We surveyed more than 40 quasi-public state agencies, 15 regional transit authorities, the State Ethics Commission, the Massachusetts Gaming Commission, and the Inspector General. All of the data provided by the agencies is available (quasi-public agencies here, regional transportation agencies here, and independent agencies here.)

The most comprehensive diversity data from any state authority—and for that matter from all the entities contacted—came from the MBTA, which agreed to revamp its employment practices in an anti-bias agreement with the federal government in 2014.

The data indicate 44.8 percent of the T’s 6,369 employees are minorities—more than double the target used by the state in its diversity report on the secretariats.  The top employment category at the T, consisting of 1,203 workers, is 32.3 percent minority, with 21.6 percent blacks, 4.6 percent Hispanics, and 3.7 percent Asians.

The Massachusetts Housing Finance Agency reports 30.3 percent of its 333-member workforce are minorities. The minority percentages at the Massachusetts Water Resources Authority, the Massachusetts Port Authority, the Convention Center, and the Steamship Authority are 21 percent, 21.2 percent, 22.2 percent, and 10.6 percent, respectively.

The Massachusetts Life Science Center says 40 percent of its workers are minorities. It is also the only quasi-public state agency with a minority official in the top job.

The 15 regional transit authorities employ relatively few workers directly, but four of them (Cape Ann, Franklin, Merrimack Valley, and Worcester) have no minorities. The largest regional authority, located on Martha’s Vineyard, says 7.4 percent of its 109 workers are a minority.

Rep. Russell Holmes, a member of the Black and Latino Caucus on Beacon Hill, says all areas of state government should be a role model for diversity.

“Otherwise, how can we go to folks like our state vendors and insist in our contracts with them that they need to have a diverse workforce?  How can we can go and ask someone to do something that we’re not willing to do ourselves?” Holmes asks. “If diversity were a priority in state government, it would get measured. And what gets measured gets done.”

Nurses, hospitals tangle over staffing levels

Nurses, hospitals tangle over staffing levels

Union skirmishes foreshadow ballot campaign over who makes the call

MARK BRODEUR, a nurse at Berkshire Medical Center in Pittsfield, says his unit, which serves patients recovering from anesthesia post-surgery, is usually staffed pretty well. But not long ago he says he found himself struggling to care simultaneously for three patients all requiring critical care.

“I had one incoming patient, so I’m hearing the report on that one at the same time I’m holding another patient’s airway open, at the same time my third patient is having an allergic reaction to the anesthesia and throwing up all over the floor,” Brodeur says. It was a nightmarish situation, he says, because he couldn’t attend to the vomiting patient without leaving the patient whose airway he was keeping open. “Nobody can be in more than one place at one time,” he says.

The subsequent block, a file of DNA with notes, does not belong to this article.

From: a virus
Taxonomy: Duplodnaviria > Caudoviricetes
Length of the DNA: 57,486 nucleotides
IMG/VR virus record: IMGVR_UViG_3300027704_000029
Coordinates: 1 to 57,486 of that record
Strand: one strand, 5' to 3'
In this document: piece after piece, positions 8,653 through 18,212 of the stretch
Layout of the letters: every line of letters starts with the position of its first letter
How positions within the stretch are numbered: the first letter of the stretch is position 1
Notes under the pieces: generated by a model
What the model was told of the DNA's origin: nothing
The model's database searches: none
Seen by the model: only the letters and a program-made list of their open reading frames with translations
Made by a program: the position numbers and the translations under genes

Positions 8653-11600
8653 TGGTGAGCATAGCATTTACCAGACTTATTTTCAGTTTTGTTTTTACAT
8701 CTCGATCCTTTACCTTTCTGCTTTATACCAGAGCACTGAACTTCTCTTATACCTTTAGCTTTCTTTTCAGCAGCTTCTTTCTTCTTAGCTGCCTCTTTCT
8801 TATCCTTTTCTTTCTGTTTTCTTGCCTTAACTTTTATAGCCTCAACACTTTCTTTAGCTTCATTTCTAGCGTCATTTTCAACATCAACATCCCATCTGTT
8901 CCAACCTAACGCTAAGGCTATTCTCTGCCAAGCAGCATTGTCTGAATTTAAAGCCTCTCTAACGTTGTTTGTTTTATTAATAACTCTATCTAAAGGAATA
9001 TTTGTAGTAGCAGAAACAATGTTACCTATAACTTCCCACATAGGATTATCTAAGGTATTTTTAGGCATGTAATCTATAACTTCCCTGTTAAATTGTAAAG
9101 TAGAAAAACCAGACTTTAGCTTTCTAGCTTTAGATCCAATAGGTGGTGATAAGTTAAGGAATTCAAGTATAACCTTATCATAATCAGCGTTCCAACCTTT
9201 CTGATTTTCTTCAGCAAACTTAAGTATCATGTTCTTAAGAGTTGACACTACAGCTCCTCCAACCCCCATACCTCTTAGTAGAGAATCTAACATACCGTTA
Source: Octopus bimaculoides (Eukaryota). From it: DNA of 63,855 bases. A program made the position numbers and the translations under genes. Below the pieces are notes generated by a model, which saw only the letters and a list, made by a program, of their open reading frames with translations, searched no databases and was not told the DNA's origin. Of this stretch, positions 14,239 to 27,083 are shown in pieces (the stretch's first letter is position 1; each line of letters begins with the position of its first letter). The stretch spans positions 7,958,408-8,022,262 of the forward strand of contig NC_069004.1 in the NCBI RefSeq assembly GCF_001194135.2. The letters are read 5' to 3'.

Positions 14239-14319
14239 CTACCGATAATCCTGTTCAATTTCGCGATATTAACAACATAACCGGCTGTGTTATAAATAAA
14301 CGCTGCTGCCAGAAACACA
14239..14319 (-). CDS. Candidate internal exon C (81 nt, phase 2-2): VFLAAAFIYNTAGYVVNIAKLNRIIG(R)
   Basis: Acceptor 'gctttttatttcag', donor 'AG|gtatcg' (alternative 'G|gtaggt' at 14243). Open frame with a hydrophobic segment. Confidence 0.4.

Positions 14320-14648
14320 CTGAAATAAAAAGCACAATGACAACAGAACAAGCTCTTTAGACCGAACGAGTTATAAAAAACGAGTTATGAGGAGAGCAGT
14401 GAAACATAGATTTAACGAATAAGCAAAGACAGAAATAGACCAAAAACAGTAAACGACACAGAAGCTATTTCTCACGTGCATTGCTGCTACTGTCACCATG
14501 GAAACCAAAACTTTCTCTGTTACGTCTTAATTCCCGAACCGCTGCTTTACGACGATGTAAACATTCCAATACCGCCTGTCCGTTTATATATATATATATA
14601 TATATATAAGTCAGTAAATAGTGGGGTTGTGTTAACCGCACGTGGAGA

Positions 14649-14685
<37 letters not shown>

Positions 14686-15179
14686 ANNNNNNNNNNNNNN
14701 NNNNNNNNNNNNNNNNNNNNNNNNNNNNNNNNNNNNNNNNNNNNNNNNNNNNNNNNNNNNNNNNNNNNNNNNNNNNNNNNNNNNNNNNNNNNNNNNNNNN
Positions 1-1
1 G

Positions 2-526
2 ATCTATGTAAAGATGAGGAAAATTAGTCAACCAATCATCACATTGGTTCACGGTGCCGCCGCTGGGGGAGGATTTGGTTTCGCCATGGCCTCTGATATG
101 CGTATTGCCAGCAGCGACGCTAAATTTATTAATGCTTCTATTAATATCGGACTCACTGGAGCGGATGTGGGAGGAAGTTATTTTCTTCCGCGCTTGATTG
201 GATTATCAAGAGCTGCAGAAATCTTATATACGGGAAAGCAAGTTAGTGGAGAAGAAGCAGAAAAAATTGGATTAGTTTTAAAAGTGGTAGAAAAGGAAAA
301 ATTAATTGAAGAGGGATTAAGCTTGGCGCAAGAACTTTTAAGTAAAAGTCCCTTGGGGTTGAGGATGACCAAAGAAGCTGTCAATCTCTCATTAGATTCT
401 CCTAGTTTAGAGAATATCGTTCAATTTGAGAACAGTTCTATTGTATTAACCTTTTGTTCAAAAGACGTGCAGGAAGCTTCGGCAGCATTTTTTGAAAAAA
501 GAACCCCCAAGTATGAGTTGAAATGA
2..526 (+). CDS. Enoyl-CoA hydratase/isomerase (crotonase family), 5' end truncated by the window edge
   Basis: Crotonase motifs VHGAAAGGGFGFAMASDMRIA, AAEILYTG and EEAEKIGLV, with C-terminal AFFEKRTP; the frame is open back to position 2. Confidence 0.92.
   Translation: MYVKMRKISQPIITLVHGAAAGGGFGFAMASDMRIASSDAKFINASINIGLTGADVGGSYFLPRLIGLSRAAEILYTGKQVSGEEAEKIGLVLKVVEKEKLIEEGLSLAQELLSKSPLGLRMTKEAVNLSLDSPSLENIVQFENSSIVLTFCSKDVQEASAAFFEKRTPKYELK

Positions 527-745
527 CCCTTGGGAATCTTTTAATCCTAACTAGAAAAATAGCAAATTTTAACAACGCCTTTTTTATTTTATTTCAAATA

While every workplace has its pinch points, Brodeur says that nurses have a unique and critical role in the high-stakes hospital environment.  When nurses are not available to monitor vital signs of a critically ill patient who takes a turn for the worse, or provide care instructions to those being discharged, or assist frail patients getting in and out of bed, their absence puts the recovery, safety, and welfare of those patients at risk.

Amber Van Bramer, one of Brodeur’s colleagues at Berkshire, says nurses have a duty to take care of and protect their patients. “We need the resources to do that to the best of our abilities,” she says. “We’re not flipping hamburgers here.” (The spelling of Van Bramer’s name was corrected.)

Brodeur and Van Bramer are among hundreds of unionized nurses who are pushing for increased staffing levels in their contracts with hospital administrators at Berkshire, Baystate Franklin Medical Center in Greenfield, Baystate Noble Hospital in Westfield, and Tufts Medical Center in Boston. Some of the nurses have called one-day strikes, which were followed by management lockouts that hospital officials say were necessary to accommodate the contract terms of replacement nurses.

All of the nurses at these facilities are members of the Massachusetts Nurses Association, the largest nurses union in the state and an organization that has been pushing for higher staffing levels for more than 15 years. The union nearly took the issue to the ballot in 2014, but backed off when it agreed to a last-minute legislative compromise that established minimum staffing levels in intensive care units. Now it’s gearing up for another ballot fight next year that would extend minimum nursing staffing levels to all units of every hospital in Massachusetts.